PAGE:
Weirdo Guide to Dublin Pubs: Grogan’s

Toasties and pints at Grogan'sThis week, we are journeying to one of those ‘needs no introduction’ pubs that’s simply part of the fabric here in Dublin, and sometimes, you just need a pint and a toastie. And so, to Grogan’s.

While the cash-only policy is, thankfully, gone, everything else is old-school in the right way. The slightly scuffed, but art-covered walls, the jumbled stools and tables, the mix of regulars and tourists and the just-right toasties that go perfectly with your pint are all present and accounted for. While Grogan’s – more correctly, Grogan’s Castle Lounge – has been a pub since 1899, the present incarnation has been going strong since the 1970s, when it became a renowned literary haunt for the likes of Patrick Kavanagh and Flann O'Brien. And while its old-school cred is very much deserved, it’s a progressive sort of old-school: Grogan’s was one of the first pubs in Dublin that served women without a fuss – and if you haven’t picked up Ali Dunworth’s recent book, A Compendium of Irish Pints, well…you should! It’s a fascinating look at the many nuances of ‘pints’ here in Ireland, and the relevant section here on how Grogan’s led the way on ‘allowing’ women to drink pints (rather than half-pints, or ‘glasses’ as they are more usually known here) IN FULL VIEW OF MALE CUSTOMERS…it was a whole thing! We also had Ali on the Beer Ladies Podcast in the season we just wrapped up, so do give a listen.

The colourful lightbox with regulars' faces on the wall at Grogan'sAnd, speaking of podcasts, there’s an entire episode of Three Castles Burning dedicated to Grogan’s, and it is very much worth your time; Donal Fallon’s always-excellent podcast is required listening for anyone visiting or living in Dublin, and it’s a fascinating story. You know when a pub has generated this much affection over the years, there’s likely a reason for it.

And while I personally tend to go to quieter pubs most of the time, it’s hard to beat Grogan’s for people-watching (inside or outside), and it’s an ideal place to meet someone as it’s so central. The toastie (with or without ham – your choice) is a perfect quick bite, and it’s especially welcome in this part of town, where the options are pricier/larger sit-down meals or the odd packet of crisps. Beer-wise, there’s obviously plenty of Guinness on offer (both full-fat and 0.0), plus O’Hara’s as a local craft choice, and there is also Beamish, Murphy’s and the lesser-spotted draught Harp (at least here in Dublin – it’s much more common in Belfast), along with the usual macro suspects.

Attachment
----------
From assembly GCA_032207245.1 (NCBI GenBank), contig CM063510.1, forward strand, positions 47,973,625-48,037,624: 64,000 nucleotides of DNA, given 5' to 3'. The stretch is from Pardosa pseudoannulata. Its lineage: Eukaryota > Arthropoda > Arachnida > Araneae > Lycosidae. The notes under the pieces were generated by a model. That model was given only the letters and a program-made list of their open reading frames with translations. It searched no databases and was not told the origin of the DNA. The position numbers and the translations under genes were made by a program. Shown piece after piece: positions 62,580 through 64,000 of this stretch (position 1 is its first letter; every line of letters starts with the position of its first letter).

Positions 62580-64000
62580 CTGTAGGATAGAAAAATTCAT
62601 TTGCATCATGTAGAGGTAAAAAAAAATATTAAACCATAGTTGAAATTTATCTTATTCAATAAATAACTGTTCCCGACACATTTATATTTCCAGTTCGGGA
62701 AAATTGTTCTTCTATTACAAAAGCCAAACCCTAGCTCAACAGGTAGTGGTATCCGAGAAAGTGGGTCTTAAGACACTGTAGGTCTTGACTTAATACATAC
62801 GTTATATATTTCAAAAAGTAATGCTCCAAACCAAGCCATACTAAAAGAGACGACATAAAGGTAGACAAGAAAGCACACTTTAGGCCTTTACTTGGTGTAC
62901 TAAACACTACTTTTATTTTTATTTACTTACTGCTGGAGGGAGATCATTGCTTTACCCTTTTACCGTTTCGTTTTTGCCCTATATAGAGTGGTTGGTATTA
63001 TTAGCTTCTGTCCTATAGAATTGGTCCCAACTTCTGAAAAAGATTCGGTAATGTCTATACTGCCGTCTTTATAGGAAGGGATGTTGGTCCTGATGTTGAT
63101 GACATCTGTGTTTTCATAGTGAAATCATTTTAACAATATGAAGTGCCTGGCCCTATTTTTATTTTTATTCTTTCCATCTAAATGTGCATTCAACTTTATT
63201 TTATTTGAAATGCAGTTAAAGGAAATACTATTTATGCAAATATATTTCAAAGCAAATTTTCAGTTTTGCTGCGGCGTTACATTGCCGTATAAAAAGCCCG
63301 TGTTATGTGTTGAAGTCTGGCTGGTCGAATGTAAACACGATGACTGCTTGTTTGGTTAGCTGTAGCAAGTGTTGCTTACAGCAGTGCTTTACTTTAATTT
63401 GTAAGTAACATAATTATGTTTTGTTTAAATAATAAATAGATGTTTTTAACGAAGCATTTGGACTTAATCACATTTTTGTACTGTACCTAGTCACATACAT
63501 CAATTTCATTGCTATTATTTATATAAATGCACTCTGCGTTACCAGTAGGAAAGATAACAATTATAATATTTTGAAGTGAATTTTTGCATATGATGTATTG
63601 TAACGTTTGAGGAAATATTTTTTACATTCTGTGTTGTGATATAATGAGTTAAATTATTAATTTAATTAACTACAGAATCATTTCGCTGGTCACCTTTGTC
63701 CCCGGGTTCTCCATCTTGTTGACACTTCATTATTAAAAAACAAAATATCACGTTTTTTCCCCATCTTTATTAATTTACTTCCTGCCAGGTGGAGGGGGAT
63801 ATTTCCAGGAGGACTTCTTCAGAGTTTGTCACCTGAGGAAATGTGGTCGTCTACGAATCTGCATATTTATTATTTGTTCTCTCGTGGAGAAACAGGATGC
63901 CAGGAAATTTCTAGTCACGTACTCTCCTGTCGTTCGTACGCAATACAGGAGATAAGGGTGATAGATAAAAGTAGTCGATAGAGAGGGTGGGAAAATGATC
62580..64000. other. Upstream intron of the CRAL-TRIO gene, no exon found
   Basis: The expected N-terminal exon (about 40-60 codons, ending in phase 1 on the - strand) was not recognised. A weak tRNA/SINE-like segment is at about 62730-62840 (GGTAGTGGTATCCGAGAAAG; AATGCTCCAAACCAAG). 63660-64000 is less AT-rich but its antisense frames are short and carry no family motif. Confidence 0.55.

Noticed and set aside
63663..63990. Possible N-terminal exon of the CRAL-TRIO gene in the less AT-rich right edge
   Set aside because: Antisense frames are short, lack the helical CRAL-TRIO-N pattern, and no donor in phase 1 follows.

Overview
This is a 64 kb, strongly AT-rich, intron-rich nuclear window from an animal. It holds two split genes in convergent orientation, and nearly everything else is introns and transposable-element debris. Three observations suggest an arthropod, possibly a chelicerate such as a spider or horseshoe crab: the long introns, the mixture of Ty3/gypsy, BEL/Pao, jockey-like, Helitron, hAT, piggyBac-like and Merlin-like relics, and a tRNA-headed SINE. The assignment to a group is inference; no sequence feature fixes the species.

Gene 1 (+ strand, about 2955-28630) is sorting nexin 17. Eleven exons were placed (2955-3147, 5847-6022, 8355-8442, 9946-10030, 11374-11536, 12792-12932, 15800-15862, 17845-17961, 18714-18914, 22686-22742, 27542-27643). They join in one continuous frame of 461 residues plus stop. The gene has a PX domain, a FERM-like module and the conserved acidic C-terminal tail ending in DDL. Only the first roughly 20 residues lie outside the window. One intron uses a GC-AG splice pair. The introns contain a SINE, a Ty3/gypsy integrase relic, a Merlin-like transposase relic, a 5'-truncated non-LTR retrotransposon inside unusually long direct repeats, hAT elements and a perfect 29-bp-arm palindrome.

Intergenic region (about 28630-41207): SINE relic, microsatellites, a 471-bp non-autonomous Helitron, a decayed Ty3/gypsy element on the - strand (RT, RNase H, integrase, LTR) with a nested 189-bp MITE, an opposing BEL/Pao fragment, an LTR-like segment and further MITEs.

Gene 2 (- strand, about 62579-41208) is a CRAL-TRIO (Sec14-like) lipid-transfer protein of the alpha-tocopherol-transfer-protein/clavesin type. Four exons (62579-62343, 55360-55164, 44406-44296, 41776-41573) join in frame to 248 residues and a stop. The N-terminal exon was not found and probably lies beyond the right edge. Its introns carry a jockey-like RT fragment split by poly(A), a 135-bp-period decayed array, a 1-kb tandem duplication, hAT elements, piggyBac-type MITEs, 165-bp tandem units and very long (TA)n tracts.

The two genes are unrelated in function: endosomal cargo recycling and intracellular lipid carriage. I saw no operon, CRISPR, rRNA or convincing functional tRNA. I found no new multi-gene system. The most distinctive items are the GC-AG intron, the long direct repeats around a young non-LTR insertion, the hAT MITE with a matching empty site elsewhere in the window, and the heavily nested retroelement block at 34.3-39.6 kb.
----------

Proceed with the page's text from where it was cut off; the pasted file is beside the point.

While it’s rare to find any empty seats, Grogran’s is also the kind of pub where if you simply wait a bit, something may open up, or you may be invited to join an existing party and have a chat. You may as well…

Where: 15 William St S, Dublin 2, D02 H336
Access from the city centre: You are very central
Food: Toasties
Sport: Only verbal gymnastics
TVs: No
Music: Not here
Family-friendliness: You do see kids brought in as tourists, but it’s awfully crowded for them; still, toasties!
Pub-crawl-ability: High – The Long Hall, The Hairy Lemon, Caribou, Peter's Pub, Sinnot's Bar and Bar Rua are all within stumbling distance, with many more beyond
Local sites of note: George’s Street Arcade, Gaiety Theatre, St Stephen’s Green, Dublin Castle, Chester Beatty, Craft Central (IYKYK)
Haunted: No well-known stories, but surely, at least a few old regulars would like to return…
Other notes: Grogan’s is open from 10.30 am, so you can always beat the crowds with a mid-morning tea
Socials: Instagram

Weirdo Guide to Dublin Pubs: The Bull & Castle

Gargoyle friend at The Bull & CastleBack in the day – you know, the late aughts to the mid-2010s – Ireland had very little going on from a craft beer perspective, especially compared to its neighbour across the Irish sea, or the larger one on the other side of the bigger body of water. And yet, a small-but-dedicated group of beer enthusiasts and homebrewers used to regularly meet and exchange notes at the subject of this week’s entry: The Bull & Castle.

While these days, the craft beer coterie tends to gather at The Underdog, there’s still plenty to enjoy at The Bull & Castle, and some amazing steak, to boot. Also: bonus ghost content! Well, dodgy ghost content, but surely, one expects nothing less. There is a literary connection, in any case, but it’s neither James Joyce nor Brendan Behan; it isn’t even Yeats!